In the robotics lab at McLane Middle School, robots whir as they go about their tasks. The students are in small clusters, talking over their next big idea.
But this classroom is more than just a high-tech diversion at a school that has had its share of boundary shifts and swings in student population. It's about getting students' minds working as precisely as the machines they're using.
McLane launched its robotics program on a trial basis last school year. Thanks to a federal grant, it's now a permanent part of the school's Tomorrow's Leaders Academy.
Known as a STEM program for its rigorous academic courses in science, technology, engineering and math, the academy prepares students for advanced placement in high schools.
At its peak, McLane had nearly 1,600 students several years ago. Then new middle schools opened nearby and enrollment dropped to 70 percent of capacity in 2006. The school, which now has 1,151 students, has gotten a C grade from the state the past four years.
"For McLane, it's less about size and more about getting back students' interest in learning and increasing their focus on the future," said Michael Wilson, the school's technology teacher and robotics instructor.
It didn't take long to pique students' curiosity. All of the robotics academy's eighth-grade spots are full.
There are only a few seats left for sixth- and seventh-graders, and school officials predict it won't be that way for long.
"There's a lot of outside interest in the program," said James Elliot, McLane's principal for the past decade.
So why pick a robotics program?
Because it allows students to not only learn about robotics technology, but also systems technologies and utilization, Wilson said. Robotics uses math applications and science concepts that can be applied to other technological disciplines, such as aeronautics, construction, manufacturing, communications and transportation.
In the classroom, students study the design, development, manufacturing and operation of robots. Along they way, they learn about the broader concepts of computer science, artificial intelligence, nanotechnology and bioengineering to find better ways of living.
For students, the incentive to work with robots and enter robotics contests is good grades. Admission is competitive and space is limited.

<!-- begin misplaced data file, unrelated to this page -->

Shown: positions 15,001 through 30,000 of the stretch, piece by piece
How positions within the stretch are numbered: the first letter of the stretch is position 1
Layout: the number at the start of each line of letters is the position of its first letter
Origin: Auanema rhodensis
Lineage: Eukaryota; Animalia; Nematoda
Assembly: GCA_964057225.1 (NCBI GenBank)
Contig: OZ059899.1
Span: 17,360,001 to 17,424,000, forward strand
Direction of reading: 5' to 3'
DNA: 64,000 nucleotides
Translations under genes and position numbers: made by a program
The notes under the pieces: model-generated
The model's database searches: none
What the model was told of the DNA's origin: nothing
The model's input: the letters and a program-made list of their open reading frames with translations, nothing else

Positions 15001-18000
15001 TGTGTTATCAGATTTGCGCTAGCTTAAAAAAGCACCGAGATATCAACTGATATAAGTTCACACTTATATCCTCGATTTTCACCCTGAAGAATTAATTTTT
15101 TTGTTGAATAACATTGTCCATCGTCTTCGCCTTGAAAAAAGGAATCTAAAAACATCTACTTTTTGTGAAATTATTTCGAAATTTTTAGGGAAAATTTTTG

Students' FCAT math scores must be in at least the 80th percentile. In reading, a level three or higher on the FCAT is required. After middle school, students can continue their engineering and technology studies in high school.
At the end of the past school year, when the robotics program was in its trial period, McLane's team came back with first, second and third places in different categories at the 2008 Energy Whiz Olympics in Cocoa.
This year, the students are entering a Google search contest and they took fifth place in a stock market challenge.
As for McLane's technological future, Elliot sees their business and computer applications program growing, and the possibility of a hydroponics program in addition to a robotics program.
"We're constantly undergoing renovations, like our new labs, and we are always looking for more grants," he said.
For now, Wilson wants his students to appreciate the relationship between their studies and their professional futures. By increasing their exposure to challenging technical studies, students will gain problem-solving skills that will give them an edge in the work world.
Ask student Marcus Hunger if he's sufficiently challenged, and the answer is unequivocal.
"The classes are harder, he said. "I definitely have to put in more effort."
Marcus, 13, isn't sure what he wants to do when he graduates from high school, though he's considering engineering and law enforcement.
"I know it will help me in the future and I like being here (in the program)," he said.